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Whenever I try to run this code, it returns "could not open file", which means that jptr is assigned a null value. I don't know how to get rid of this, tried so many solutions. It keeps on happening for the above char pointer as well. Here's my code. Any help would be greatly appreciated. Also, If I don't check whether it's null, it returns a segmentation fault.

#include <stdio.h>
#include <stdlib.h>
#include <stdint.h>

int main(int argc, char *argv[])
{
    if (argc != 2)
    {
        fprintf(stderr, "Usage: Enter recovery image\n");
        return 1;
    }

    // create file name
    char *jpeg = argv[2];

    // create file pointer
    FILE *jptr = fopen(jpeg, "r");
    if (jptr == NULL)
    {

        fprintf(stderr, "could not open file %s.\n", jpeg);
        return 2;
    }

    // create JPEG file
    FILE *img = NULL;

    // create data type
    typedef uint8_t BYTE;
    BYTE buffer[512];


    int count = 0;

    // iterates over each block in the JPEG file.
    while (fread(buffer, 512, 1, jptr))
    {
        if (buffer[0] == 0xff && buffer[1] == 0xd8 && buffer[2] == 0xff && (buffer[3] == 0xe1 || buffer[3] == 0xe0))
        {
            char filename[8];
            sprintf(filename, "%03i.jpg", count);
            count++;
            img = fopen(filename, "w");
            if (img == NULL)
            {
                fclose(jptr);
                fclose(img);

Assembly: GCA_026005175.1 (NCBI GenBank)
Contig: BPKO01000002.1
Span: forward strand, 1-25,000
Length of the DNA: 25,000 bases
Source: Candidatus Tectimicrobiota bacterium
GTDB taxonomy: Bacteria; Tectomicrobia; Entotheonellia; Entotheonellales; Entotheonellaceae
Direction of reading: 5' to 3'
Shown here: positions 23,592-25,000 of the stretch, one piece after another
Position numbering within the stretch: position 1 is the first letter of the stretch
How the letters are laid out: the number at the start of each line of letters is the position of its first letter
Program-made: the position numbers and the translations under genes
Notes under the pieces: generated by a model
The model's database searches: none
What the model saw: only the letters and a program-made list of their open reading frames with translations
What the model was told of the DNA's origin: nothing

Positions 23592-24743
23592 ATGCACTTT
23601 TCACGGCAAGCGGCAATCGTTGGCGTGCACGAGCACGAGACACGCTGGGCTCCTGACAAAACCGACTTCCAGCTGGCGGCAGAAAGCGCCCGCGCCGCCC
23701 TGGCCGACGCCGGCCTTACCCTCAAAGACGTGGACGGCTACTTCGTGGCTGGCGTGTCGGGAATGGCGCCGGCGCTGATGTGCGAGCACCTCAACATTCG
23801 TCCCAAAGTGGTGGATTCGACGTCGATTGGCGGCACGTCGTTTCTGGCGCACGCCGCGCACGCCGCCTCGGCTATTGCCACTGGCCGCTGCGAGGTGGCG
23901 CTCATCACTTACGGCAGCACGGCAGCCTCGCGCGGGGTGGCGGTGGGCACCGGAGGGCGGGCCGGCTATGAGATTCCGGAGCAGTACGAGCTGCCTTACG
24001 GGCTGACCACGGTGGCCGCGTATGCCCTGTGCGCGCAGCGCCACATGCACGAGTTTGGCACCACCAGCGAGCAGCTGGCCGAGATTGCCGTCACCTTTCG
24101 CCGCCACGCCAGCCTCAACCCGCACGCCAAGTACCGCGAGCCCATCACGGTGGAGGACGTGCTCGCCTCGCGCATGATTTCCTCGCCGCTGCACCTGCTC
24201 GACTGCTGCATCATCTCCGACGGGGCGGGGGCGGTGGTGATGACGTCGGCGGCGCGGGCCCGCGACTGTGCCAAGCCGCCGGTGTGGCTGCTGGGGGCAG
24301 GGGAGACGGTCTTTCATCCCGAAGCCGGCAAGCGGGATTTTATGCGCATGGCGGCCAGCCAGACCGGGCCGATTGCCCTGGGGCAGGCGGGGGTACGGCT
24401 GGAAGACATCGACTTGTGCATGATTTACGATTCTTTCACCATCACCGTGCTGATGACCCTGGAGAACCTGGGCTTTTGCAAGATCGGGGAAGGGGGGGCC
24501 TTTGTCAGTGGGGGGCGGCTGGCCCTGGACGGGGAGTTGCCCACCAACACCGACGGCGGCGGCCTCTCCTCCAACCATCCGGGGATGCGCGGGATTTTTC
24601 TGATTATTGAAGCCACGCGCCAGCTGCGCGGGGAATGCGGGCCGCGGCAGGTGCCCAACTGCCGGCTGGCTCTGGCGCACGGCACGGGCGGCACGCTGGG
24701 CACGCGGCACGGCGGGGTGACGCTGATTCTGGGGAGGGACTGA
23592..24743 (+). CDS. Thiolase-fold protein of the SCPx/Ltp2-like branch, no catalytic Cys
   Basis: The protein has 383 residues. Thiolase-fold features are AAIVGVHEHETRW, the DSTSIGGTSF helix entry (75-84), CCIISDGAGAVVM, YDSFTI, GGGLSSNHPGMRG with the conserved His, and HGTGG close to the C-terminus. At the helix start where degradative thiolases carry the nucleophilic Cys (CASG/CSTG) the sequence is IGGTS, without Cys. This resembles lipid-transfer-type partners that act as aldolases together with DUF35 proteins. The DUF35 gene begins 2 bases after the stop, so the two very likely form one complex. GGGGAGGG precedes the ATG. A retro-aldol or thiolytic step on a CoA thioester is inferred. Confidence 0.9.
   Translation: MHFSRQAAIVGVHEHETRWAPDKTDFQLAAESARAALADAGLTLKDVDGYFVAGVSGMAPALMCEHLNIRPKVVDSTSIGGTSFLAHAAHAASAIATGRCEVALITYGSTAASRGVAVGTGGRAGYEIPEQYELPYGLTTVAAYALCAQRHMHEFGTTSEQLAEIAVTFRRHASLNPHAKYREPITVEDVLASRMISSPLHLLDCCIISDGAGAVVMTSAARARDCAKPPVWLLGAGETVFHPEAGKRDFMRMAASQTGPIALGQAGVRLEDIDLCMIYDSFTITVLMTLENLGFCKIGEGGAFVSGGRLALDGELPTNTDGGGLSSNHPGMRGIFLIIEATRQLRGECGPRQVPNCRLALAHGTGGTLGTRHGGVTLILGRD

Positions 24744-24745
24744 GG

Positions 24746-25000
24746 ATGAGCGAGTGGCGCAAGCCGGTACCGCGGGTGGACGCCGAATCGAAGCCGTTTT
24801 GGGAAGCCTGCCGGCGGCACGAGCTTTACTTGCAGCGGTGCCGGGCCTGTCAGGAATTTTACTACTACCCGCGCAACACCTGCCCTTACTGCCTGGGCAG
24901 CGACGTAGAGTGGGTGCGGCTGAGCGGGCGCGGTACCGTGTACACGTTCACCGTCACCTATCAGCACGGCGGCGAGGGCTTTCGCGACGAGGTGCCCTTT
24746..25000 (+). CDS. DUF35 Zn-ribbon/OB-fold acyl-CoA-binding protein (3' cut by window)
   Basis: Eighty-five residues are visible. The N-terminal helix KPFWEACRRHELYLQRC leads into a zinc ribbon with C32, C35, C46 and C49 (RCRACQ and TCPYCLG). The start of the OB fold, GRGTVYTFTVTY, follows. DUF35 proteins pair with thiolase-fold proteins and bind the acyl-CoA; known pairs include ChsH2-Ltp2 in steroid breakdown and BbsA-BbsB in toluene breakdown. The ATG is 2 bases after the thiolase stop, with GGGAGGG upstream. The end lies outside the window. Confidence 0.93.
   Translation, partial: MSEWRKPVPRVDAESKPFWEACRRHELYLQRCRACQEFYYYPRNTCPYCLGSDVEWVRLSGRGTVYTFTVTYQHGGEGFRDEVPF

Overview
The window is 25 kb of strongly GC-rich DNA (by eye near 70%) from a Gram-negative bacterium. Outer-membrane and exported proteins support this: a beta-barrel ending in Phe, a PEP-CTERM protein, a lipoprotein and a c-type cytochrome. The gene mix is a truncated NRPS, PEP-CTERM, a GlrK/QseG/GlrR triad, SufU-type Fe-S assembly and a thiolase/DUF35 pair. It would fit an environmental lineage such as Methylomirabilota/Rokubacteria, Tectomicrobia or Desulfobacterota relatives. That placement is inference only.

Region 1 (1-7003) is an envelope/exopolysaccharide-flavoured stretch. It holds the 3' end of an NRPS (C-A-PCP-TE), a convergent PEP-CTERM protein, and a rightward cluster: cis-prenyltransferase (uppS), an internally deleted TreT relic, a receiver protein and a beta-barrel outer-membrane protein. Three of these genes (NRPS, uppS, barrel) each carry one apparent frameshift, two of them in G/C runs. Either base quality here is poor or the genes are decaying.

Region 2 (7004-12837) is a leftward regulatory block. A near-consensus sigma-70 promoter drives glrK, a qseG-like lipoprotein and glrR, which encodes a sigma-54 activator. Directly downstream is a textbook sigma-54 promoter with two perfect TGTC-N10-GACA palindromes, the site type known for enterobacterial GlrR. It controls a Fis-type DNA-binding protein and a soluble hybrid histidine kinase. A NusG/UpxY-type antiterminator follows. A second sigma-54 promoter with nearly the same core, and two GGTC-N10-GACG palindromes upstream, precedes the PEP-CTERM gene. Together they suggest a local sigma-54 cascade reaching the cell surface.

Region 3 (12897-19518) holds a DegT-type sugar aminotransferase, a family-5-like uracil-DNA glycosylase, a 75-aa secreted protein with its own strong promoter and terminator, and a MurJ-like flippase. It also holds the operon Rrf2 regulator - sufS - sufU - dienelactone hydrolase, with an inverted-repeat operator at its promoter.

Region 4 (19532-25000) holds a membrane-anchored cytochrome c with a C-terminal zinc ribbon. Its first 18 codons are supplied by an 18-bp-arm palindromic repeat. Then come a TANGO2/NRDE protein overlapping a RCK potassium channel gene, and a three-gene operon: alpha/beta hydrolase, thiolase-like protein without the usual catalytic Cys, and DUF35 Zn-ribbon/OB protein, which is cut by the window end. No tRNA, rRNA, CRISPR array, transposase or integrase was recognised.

fprintf(stderr, "Could not create file %s.\n", filename);
                return 3;
            }

            fwrite(buffer, 512, 1, img);

        }
    }

    fclose(jptr);
    fclose(img);


    return 0;

}
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Array indexes in C start with 0. The second element of argv is argv[1]. Whatever argv[2] is and you passed to fopen was the eight bytes (because it's a 64 bit memory address) behind the array.

To expand a bit, array access is a pointer dereferencing. array[index] is same as *(array + index), there is no check for array boundaries. If the array index is far off, you'd likely get an address that is outside of your programme's memory, triggering a "segmentation fault", but those small off-by-one errors are the real evil in the world of C, sometimes exposing protected data, sometimes allowing to inject code.

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